Doncaster Businesses Need Support With Inflation and New Economic Strategy According to Survey Results
Businesses in Doncaster are facing unprecedented economic pressures, according to a recent study that was carried out by the South Yorkshire Chambers of Commerce.
The Quarterly Economic Survey (QES) is the nation’s largest independent review of business sentiment, with accredited chambers all over the country getting their members to fill it in. The results from these questionnaires provide detailed insights into how companies are coping financially, what their biggest challenges are right now, and what additional support they would like to see from national government.
Each iteration of the QES asks a few standardised questions, but individual regions have their own unique themes as well. The most recent survey— which canvassed the opinions of over 5,700 firms during the second quarter of 2022 — was focused on the ever-increasing cost of doing business and the impact that it is having on different industries.
In South Yorkshire specifically, there was an extra question about what the new Metro Mayor, Oliver Coppard, should be treating as the top priority for his first 100 days in office.
As is to be expected, the newly-announced results for the QES paint an austere picture of the economic climate. Nearly every single indicator has deteriorated since the last survey in March, with waning confidence in business performance and overall profitability (dropping from a national average of 50% to 43%).
Meanwhile, fewer firms than before are reporting a growth in their domestic sales, investment intentions are much lower than they were previously, and only 54% of companies in the UK are expecting a turnover increase during the next twelve months (down from 63%).
Inflation predictably remains a pressing issue for most businesses nationwide, with the vast majority of QES respondents citing it as their top concern. This was also true on a regional level, with a historic 62% of firms in South Yorkshire saying that it has become a bigger worry for them than it was just three months ago. For context, that same figure was only at 21% this time last year.
Appraising the situation, Andy Morley, President of Doncaster Chamber, said: “With rising costs for things like fuel, raw materials and labour — alongside skyrocketing inflation and an ongoing supply chain crisis — these latest QES results are not surprising in the least.
“We have heard the message loud and clear today from the business community. They urgently need more support from the government, as cost pressures will inevitably scupper their plans for increasing investment and price increases are effectively guaranteed, with no relief in sight.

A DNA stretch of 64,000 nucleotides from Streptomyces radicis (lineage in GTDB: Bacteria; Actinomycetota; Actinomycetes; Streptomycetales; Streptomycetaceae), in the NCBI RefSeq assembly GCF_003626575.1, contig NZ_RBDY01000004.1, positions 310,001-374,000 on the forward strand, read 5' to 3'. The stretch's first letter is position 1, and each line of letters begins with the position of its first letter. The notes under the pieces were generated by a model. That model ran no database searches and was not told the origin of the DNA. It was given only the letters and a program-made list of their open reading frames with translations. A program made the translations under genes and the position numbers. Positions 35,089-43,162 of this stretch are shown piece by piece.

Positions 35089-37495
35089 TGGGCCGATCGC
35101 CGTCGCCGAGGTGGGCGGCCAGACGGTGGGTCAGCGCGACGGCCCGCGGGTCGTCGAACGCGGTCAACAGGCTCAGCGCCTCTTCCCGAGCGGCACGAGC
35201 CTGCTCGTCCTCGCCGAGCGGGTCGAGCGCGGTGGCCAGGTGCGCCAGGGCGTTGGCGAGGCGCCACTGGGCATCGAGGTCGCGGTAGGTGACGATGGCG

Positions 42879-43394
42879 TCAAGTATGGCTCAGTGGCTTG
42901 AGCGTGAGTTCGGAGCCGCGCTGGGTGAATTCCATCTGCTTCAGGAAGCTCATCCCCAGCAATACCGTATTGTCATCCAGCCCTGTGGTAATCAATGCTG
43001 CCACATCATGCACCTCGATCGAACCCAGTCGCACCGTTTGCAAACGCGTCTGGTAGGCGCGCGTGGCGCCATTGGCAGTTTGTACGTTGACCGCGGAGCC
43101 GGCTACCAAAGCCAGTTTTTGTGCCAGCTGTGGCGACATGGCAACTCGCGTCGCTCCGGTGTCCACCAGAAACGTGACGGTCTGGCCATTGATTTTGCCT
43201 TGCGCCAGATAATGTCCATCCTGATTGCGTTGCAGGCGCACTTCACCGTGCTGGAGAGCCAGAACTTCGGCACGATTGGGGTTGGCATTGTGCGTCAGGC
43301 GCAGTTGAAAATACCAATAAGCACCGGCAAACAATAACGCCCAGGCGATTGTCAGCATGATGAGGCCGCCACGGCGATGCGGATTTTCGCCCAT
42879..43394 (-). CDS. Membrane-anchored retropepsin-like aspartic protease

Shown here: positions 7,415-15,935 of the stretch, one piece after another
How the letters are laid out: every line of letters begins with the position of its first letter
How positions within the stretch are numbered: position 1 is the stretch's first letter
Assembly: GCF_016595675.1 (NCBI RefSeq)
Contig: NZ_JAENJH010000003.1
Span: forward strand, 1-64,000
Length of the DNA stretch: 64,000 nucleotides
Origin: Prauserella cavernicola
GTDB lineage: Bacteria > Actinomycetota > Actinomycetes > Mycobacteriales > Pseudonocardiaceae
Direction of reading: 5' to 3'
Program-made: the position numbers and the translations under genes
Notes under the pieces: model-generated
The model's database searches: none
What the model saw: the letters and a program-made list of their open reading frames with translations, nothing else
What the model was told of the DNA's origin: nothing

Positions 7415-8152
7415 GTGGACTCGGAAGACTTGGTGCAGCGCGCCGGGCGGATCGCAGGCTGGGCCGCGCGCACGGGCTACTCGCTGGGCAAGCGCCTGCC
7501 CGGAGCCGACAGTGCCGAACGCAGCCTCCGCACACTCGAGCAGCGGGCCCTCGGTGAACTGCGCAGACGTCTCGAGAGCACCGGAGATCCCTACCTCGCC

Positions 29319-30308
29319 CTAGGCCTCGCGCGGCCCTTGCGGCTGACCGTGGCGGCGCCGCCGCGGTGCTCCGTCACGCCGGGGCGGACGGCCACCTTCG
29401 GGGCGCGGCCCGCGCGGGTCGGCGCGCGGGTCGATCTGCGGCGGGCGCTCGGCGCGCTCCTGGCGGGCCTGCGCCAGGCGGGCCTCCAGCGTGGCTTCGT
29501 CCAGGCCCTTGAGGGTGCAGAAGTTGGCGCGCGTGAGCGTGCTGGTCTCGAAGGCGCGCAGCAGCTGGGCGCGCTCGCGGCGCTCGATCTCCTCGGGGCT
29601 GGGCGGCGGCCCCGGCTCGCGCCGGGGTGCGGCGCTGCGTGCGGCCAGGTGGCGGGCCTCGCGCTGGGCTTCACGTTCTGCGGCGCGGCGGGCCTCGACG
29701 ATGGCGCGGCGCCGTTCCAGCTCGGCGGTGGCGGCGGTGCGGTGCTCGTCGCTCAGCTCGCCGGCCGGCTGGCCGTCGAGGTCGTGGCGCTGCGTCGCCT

“Looking at things on a more local level, firms across Doncaster, Sheffield and Barnsley & Rotherham have overwhelmingly indicated that they are planning to raise their prices in the next three months, and that inflation needs to be tackled as a matter of urgency. This has contributed to a weakened feeling of business confidence in the region, with the percentage of firms expecting to be profitable now at the lowest it’s been for over a year.
“It is imperative that the government takes action to restore economic confidence and to alleviate some of these pressures, otherwise many businesses will not survive these turbulent times. We need an emergency budget now and serious taxation reform to help those that have kept the wheels of commerce turning over the past few years.
“On a more optimistic note, the South Yorkshire QES responses did give us hope that domestic sales are picking back up after a slump earlier in the year, and that workforces are also growing. Having said that, many respondents told us that they are actually encountering recruitment difficulties right now and cannot fill their vacancies.
“In the long term, the new South Yorkshire People & Skills manifesto should help to address this, by setting out a range of practical recommendations that the South Yorkshire Mayoral Combined Authority can implement to better meet the needs of employers.”
On the subject of the SYMCA, the latest QES also included a question about what businesses think Oliver Coppard should be prioritising in his new role. According to the results, the most pressing concern (by a majority of 57%) here was the development of a future economic strategy, to help invest in local people and firms.
Reflecting on this, Andy Morley continued: “Our business community highlighted a range of issues that they want Oliver to focus on, such as improving workplace skills, education and public transport. However, the general consensus was that, above all else, we need to have a robust economic strategy in place to help us secure a stable future. I look forward to seeing how Oliver rises to this challenge, and pledge that he will have the full support of Doncaster Chamber in doing so.”
A full breakdown of the Quarterly Economic Survey results for South Yorkshire can be found here.